What is the course about?
Though not unknown before colonisation, Native American slavery took a different course with the arrival of Europeans
who each in their distinctive way enslaved North American Indians for many purposes. The course looks at colonial
slave networks, economic and political motivations behind this trade to disclose a little known phenomenon of North
American and Caribbean history.
What will we cover?
Native American slavery will be discussed in a variety of precolonial (indigenous), colonial and post-colonial forms. The course will cover variations of involuntary subordination that differ from Euro-American notions of chattel
What will I achieve?
By the end of this course you should be able to...
- Differentiate indigenous and colonial forms of slavery
- List regional and chronological differences in slavery practices
- Describe historical processes behind indigenous and colonial slaveries
- Explain contextual variability in slavery practices through concrete examples.
What level is the course and do I need any particular skills?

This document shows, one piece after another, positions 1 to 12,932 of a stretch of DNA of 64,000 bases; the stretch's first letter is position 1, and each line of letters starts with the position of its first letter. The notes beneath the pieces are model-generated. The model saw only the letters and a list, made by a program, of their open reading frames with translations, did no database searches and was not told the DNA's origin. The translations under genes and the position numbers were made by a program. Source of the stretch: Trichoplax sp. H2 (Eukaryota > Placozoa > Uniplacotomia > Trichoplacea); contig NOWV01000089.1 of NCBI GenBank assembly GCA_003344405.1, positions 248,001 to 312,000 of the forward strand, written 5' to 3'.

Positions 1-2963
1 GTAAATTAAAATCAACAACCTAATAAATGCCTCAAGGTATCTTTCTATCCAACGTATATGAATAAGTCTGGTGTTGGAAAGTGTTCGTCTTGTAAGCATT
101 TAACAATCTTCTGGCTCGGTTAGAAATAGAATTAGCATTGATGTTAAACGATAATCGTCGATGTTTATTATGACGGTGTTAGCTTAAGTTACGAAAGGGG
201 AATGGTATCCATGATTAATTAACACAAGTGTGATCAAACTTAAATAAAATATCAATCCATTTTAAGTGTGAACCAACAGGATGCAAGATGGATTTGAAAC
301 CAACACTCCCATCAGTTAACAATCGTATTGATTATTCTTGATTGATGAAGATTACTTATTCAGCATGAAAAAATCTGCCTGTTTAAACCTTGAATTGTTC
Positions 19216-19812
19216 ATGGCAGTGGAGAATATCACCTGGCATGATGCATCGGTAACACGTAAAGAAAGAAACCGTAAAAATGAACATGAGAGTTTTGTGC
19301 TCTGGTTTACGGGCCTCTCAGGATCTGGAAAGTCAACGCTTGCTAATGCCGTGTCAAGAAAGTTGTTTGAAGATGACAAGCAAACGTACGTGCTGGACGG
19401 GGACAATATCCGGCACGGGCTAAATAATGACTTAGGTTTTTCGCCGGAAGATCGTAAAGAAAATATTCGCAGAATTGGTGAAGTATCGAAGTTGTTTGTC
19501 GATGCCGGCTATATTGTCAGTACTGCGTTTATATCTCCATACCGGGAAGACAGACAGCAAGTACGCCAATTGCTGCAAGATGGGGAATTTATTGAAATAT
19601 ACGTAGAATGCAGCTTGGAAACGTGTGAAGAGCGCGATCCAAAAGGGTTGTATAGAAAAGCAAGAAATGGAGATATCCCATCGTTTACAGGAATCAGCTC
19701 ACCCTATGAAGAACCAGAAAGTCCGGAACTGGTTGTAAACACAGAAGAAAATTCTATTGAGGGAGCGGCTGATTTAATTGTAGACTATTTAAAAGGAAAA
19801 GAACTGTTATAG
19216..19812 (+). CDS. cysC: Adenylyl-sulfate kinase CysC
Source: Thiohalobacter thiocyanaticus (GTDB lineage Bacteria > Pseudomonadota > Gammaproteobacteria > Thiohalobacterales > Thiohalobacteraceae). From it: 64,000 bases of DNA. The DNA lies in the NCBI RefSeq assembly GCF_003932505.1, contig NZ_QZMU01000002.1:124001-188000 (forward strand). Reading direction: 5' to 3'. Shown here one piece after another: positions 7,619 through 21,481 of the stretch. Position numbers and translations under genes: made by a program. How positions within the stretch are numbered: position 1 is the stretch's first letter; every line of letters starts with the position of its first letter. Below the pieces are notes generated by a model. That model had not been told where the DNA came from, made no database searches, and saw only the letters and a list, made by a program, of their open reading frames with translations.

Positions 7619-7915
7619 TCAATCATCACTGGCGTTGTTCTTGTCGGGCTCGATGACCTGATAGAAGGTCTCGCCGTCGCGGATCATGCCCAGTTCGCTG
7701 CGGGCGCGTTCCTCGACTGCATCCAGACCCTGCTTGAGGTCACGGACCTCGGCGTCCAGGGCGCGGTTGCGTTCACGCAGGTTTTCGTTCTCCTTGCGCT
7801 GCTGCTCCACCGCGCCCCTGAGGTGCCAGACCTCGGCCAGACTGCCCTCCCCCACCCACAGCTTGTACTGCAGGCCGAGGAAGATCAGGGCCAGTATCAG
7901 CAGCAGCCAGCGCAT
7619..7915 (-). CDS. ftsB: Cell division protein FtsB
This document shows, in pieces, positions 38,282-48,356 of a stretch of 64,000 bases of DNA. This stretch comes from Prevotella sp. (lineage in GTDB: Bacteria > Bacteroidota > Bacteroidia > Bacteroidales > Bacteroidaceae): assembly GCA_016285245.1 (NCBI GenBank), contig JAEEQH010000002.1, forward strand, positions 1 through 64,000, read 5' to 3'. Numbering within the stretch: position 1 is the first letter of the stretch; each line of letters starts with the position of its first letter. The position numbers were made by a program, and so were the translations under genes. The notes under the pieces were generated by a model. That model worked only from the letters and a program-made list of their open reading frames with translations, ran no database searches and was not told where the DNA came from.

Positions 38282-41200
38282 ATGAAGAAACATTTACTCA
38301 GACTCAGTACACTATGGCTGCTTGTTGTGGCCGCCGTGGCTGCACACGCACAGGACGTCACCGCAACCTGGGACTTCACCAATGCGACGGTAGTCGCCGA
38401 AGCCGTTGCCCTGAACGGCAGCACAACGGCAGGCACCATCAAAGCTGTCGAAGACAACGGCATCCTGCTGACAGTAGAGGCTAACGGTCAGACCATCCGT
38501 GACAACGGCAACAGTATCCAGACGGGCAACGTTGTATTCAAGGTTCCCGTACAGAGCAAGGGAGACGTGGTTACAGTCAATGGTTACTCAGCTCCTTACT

This is an `introductory` course and does not assume any previous study or reading although you will need a
good grasp of English to keep up with the course. You will gain more from the course, in terms of enjoyment and
learning, if you are able and willing to do some supplementary reading. As with most of our history and current
affairs courses, an open mind and a willingness to listen to and think about views with which you do not always
agree are more important than specific levels of skills.
How will I be taught, and will there be any work outside the class?
The class will be delivered through a presentation, accompanied by PowerPoint slides. We will use a variety
maps, images, video and text throughout the session.
Are there any other costs? Is there anything I need to bring?
A list of recommended reading material and recommended films will be provided, but this is optional.
Please bring pen and paper.
When I've finished, what course can I do next?
We have a range of American history courses: please have a look on our website, or in our prospectus, for further details.